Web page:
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Hartselle Enquirer

Moore sees clout at polls slipping

By Staff
Bob Ingram, Alabama Scene
MONTGOMERY–Last week's primary election has been analyzed from every possible angle: Was it a setback for Roy Moore…a rousing victory…or was it pretty much a wash?
My assessment, for what it is worth: If I were Moore I would be hoping that those invitations to make speeches for big bucks continue to pour in. The vote in my estimation certainly was not encouraging for his political future.
The table was set for Moore to run the table…if you are a pool player you know what I mean…in last week's election. Everybody knew going in it would be an exceptionally light vote and if the legions of Moore supporters, which he was supposed to have, went to the polls the candidates he had blessed would win by wide margins.
The legions of Moore voters totaled a fraction over 107,000. It was enough to elect one of his candidates–Tom Parker–but only by the narrowest of margins. And the ecstasy of that victory was lessened because Parker benefited so much from an incredibly inept campaign run by incumbent Justice Jean Brown.
She tried to be on both sides of the Ten Commandments issue and in the process found out what happens to those who try to be in the middle of the road on a political issue…you get run over. While Parker was winning his race, the other Moore-blessed candidates didn't fare so well. Judge Pam Basham was soundly defeated by District Judge Patti Smith for Place No. 2 on the Supreme Court and Judge Jerry Stokes was a distant 24 percent behind Probate Judge Mike Bolin for Place No. 3 on the high court. Still uncertain is whether there will be a run-off in this race. In one other race where Moore was involved, one of his top lawyers in the Ten Commandments fight…Philip Jauregui…was destroyed by incumbent Congressman Spencer Bachus. The beating was so bad…87 percent to 13 percent…that the joke was that Bachus might be indicted for assault with intent to murder.
What the election showed me is that all the talk about Moore's clout…that all he had to do was put his name on the ballot and he could be elected to any office…was simply that: Talk.
He doesn't have nearly the voter appeal in Alabama that many thought. And it is sad in a way. A couple of years ago Roy Moore was on a roll. He did indeed appear to be a man to watch in Alabama politics.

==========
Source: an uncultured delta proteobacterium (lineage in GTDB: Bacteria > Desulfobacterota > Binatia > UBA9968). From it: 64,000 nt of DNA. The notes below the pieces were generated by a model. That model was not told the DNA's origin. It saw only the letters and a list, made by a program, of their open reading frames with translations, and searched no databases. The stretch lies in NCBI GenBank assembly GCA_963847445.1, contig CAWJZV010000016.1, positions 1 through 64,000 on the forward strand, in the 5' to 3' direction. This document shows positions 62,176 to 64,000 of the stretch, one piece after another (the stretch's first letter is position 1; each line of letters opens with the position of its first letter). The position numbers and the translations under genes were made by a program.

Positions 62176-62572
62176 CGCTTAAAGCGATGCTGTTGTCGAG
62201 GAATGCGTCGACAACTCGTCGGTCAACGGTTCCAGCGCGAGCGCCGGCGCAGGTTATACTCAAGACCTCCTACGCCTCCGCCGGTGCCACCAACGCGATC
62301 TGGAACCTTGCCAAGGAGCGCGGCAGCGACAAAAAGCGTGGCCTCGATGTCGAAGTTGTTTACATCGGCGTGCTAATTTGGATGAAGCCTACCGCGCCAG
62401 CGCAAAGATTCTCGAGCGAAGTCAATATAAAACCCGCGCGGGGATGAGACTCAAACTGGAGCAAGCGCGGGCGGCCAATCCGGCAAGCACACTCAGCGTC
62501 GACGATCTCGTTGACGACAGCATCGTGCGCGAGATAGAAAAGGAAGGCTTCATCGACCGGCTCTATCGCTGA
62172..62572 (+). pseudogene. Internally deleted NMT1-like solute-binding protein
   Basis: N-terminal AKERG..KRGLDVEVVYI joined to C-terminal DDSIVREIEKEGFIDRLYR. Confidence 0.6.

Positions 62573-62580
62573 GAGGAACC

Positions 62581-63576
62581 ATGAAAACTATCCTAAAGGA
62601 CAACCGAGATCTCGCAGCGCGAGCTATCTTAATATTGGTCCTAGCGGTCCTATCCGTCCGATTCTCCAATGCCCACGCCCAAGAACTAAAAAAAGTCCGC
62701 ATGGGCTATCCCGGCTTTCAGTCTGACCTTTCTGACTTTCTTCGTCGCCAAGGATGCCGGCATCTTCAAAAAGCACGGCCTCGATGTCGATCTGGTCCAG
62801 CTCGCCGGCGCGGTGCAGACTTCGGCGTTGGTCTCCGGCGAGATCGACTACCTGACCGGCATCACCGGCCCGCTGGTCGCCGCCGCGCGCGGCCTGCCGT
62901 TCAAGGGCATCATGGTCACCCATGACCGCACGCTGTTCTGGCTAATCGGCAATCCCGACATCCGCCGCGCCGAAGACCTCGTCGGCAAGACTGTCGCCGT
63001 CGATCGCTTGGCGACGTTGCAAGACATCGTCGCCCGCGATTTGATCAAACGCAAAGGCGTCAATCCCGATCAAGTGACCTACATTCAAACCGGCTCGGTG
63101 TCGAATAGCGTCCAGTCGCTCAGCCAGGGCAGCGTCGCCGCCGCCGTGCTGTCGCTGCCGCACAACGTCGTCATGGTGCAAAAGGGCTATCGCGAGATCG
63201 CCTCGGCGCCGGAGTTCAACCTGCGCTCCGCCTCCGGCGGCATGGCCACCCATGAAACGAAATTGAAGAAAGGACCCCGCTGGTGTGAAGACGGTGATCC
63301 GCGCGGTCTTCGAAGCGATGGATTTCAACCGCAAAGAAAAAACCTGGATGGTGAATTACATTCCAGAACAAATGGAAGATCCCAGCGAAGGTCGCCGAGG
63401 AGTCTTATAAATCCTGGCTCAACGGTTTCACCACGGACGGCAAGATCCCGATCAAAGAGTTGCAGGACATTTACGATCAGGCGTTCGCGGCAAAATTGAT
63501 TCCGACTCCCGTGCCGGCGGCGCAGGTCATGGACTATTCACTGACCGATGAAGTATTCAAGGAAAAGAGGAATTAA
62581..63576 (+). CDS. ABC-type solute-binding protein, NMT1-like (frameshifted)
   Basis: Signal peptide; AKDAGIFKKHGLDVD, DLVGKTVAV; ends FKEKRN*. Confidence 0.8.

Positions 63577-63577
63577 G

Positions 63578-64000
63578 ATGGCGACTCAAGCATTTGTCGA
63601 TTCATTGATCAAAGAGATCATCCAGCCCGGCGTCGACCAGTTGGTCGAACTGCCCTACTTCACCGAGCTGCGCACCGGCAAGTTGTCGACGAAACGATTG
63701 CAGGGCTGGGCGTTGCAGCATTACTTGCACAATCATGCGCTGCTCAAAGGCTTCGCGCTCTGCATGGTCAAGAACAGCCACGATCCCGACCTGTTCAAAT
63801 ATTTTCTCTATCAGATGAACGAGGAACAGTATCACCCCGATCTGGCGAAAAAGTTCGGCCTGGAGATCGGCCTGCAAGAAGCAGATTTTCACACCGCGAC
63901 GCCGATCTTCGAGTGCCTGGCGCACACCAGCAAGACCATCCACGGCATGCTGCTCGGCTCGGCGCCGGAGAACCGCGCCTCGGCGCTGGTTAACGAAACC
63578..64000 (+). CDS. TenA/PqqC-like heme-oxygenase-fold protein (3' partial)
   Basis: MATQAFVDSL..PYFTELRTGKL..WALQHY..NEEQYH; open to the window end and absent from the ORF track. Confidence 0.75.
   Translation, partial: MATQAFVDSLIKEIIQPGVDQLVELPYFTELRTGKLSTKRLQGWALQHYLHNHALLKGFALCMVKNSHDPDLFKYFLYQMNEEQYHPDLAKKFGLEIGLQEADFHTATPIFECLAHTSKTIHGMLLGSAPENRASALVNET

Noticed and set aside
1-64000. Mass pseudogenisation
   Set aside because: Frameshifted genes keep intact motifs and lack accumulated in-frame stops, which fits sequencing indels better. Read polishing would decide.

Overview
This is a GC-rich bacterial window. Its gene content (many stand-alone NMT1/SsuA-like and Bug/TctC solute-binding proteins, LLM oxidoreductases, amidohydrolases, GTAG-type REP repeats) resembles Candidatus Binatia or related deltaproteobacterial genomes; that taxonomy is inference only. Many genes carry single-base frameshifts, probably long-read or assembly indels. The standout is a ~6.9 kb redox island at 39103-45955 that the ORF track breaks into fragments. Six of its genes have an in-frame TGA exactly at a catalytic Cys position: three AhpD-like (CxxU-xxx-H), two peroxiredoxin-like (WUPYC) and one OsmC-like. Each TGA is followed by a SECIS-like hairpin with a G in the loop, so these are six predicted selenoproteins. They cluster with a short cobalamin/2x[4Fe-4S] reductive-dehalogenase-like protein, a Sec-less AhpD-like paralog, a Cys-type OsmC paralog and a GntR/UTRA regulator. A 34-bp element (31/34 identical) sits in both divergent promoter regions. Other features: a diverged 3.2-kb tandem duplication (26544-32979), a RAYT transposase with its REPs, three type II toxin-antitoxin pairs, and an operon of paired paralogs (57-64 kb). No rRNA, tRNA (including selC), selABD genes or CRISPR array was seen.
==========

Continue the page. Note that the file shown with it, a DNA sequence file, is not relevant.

He had broad support from all over Alabama when as a circuit judge he put up a good fight to keep a small Ten Commandments plaque in his Gadsden court room. It got him elected Chief Justice of the Alabama Supreme Court.
But most of those who supported him in that race have long since left him. That was evident last Tuesday.
He thanked them for their "continued" support (not their past support), and then proceeded to blame his legal problems on the Republicans.
In the process he charged again that the 2002 election had been stolen from him by the Republicans, claiming that a "mysterious re-tabulation" of the votes in Baldwin County had cost him the election.
In this instance, Siegelman was giving new meaning to the old saw about beating a dead horse. The votes in Baldwin County were re-tabulated after election officials there caught a monumental error–the machines recorded that about 45,000 votes had been cast in that county but inexplicably the vote total in the governor's race was more than 51,000. Even a third grader could have recognized an error had been made.
On re-checking the numbers the error was found–Siegelman had been given some 19,000 votes when in fact he polled only 13,000. There was no hanky-panky, just a bonehead mistake.
You can be sure had there been an iota of evidence that a recount would have given Siegelman the election he would not have conceded defeat but would have taken his case to the Alabama Legislature.
Siegelman and the other two men indicted–Paul Hamrick and Dr. Philip Bobo–will be arraigned this week.
All three have said they would enter not guilty pleas.

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